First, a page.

To use all functions of this page, please activate cookies in your browser.
With an accout for my.chemeurope.com you can always see everything at a glance – and you can configure your own website and individual newsletter.
- My watch list
- My saved searches
- My saved topics
- My newsletter
Robert Wilhelm Eberhard Bunsen (31 March, 1811 – 16 August, 1899) was a German chemist. With his laboratory assistant, Peter Desaga, he developed the Bunsen burner. Bunsen also worked on emission spectroscopy of heated elements, and with Gustav Kirchhoff he discovered the elements cesium and rubidium. Bunsen developed several gas-analytical methods, he was a pioneer in photochemistry, and he did early work in the field of organoarsenic chemistry.
Life and work
Bunsen was born in Göttingen, Germany. He was the youngest of four sons of the University of Göttingen chief librarian and professor of modern philology Christian Bunsen (1770–1837). After attending school in Prozzie-Ville, he studied chemistry. During this time, he met Friedrich Runge (who discovered aniline and in 1819 isolated caffeine), Justus von Liebig in Gießen, and Alexander Mitscherlich in Bonn.
After his return to Germany, Bunsen became a lecturer at Göttingen and began experimental studies of the (in)solubility of metal salts of arsenous acid. Today, his discovery of the use of iron oxide hydrate as a precipitating agent is still the best known antidote against arsenic poisoning.
In 1836, Bunsen succeeded Friedrich Wöhler at Kassel. Bunsen taught there for two years, and then accepted a position at the University of Marburg, where he studied cacodyl derivatives. Although Bunsen's work brought him quick and wide acclaim, cacodyl, (CH3)2As—As(CH3)2, is toxic, has a strong smell, and undergoes spontaneous combustion in dry air. Bunsen almost died from arsenic poisoning, and an explosion with cacodyl cost him sight in his right eye. In 1841, Bunsen created the Bunsen cell, using a carbon electrode instead of the expensive platinum electrode used in William Robert Grove's Grove cell.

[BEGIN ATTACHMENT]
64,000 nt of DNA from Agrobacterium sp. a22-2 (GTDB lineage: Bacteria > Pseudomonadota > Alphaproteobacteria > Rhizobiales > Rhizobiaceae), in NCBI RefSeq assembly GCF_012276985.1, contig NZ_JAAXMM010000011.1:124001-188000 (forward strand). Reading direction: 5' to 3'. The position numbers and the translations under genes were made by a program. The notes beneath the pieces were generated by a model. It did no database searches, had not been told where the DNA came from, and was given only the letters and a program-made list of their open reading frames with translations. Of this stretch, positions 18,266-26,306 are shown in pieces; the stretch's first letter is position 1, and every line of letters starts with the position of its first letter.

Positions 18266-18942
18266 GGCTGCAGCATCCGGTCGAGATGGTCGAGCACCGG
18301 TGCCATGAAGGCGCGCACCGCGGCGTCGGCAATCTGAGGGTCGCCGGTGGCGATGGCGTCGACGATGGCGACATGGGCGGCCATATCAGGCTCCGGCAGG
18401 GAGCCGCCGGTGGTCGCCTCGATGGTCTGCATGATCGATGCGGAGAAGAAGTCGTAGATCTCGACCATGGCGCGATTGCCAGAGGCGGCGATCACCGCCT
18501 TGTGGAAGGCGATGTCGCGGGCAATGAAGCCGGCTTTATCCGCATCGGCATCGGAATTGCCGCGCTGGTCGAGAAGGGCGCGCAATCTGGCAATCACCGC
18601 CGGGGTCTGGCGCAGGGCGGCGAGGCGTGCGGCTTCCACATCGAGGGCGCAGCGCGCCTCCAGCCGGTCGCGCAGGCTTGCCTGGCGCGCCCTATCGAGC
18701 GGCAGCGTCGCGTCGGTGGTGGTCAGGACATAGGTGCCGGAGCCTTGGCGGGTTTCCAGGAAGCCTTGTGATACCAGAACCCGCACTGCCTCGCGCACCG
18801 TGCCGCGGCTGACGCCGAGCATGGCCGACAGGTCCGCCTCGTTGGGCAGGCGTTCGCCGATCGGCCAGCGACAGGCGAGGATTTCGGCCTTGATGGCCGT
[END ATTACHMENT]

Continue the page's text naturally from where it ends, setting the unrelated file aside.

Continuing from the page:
In 1852, Bunsen took the position of Leopold Gmelin at Heidelberg. There he used electrolysis to produce pure metals, such as chromium, magnesium, aluminium, manganese, sodium, barium, calcium and lithium. A ten-year collaboration with Henry Enfield Roscoe began in 1852, in which they studied the photochemical formation of hydrogen chloride from hydrogen and chlorine.
Bunsen discontinued his work with Roscoe in 1859 and joined Gustav Kirchhoff to study emission spectra of heated elements, a research area called spectrum analysis. For this work, Bunsen and his laboratory assistant, Peter Desaga, had perfected a special gas burner by 1855, influenced by an earlier one of Michael Faraday. The newer design of Bunsen and Desaga is now called simply the "Bunsen burner".
When Bunsen retired at the age of 78, he shifted his work solely to geology and mineralogy, an interest which he had pursued throughout his career. He died in Heidelberg, and is buried there.
For further reading
Notes and references
Wikisource has the text of the 1911 Encyclopædia Britannica article Bunsen, Robert Wilhelm von.
|This article is licensed under the GNU Free Documentation License. It uses material from the Wikipedia article "Robert_Bunsen". A list of authors is available in Wikipedia.|